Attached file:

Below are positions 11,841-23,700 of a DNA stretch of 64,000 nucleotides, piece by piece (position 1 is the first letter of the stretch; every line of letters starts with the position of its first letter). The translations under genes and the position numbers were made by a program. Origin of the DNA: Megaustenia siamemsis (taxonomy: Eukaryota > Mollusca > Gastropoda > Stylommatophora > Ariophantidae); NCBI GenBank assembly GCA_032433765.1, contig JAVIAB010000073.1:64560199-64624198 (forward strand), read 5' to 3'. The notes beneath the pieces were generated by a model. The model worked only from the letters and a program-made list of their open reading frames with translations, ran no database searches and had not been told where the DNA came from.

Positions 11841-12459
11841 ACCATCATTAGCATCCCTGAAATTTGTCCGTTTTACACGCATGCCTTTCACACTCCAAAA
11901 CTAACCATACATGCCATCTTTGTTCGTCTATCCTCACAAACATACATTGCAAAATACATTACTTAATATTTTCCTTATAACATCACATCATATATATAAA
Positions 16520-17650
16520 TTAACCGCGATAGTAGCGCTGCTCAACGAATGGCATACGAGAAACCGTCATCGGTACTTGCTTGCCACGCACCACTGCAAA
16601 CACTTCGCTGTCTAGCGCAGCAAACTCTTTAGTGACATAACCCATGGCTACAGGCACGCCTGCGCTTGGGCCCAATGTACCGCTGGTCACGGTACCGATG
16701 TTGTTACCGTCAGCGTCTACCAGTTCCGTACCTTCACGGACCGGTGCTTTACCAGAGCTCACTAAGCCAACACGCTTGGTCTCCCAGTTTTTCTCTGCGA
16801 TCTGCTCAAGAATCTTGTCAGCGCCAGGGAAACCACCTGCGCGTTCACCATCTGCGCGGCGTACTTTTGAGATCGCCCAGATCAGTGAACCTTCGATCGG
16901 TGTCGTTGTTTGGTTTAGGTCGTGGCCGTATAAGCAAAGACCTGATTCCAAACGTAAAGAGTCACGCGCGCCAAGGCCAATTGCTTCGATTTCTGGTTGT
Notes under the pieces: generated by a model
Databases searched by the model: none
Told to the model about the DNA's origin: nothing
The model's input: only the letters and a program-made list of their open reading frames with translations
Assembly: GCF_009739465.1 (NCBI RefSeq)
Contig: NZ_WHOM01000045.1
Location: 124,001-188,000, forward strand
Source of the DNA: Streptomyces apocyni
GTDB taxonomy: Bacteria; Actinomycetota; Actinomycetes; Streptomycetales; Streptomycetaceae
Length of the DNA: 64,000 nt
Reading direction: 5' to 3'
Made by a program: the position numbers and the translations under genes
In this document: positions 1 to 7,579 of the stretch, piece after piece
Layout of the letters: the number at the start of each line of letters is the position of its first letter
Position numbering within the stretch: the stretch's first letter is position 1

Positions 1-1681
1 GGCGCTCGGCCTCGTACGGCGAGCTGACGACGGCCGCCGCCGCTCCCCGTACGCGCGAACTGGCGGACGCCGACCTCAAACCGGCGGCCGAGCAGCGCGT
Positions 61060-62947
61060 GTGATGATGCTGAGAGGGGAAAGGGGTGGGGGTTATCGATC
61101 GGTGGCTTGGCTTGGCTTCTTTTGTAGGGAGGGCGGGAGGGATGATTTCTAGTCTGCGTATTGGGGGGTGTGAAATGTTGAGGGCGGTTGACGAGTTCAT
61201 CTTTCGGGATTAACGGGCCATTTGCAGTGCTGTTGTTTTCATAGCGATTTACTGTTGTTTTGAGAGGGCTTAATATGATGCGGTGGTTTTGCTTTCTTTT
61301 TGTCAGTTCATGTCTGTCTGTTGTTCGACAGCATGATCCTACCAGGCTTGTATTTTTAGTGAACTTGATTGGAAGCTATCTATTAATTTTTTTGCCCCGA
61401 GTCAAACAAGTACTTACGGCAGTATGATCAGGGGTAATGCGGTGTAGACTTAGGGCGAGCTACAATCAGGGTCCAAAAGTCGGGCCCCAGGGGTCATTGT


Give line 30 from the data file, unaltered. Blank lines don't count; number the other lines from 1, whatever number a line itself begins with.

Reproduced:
61101 GGTGGCTTGGCTTGGCTTCTTTTGTAGGGAGGGCGGGAGGGATGATTTCTAGTCTGCGTATTGGGGGGTGTGAAATGTTGAGGGCGGTTGACGAGTTCAT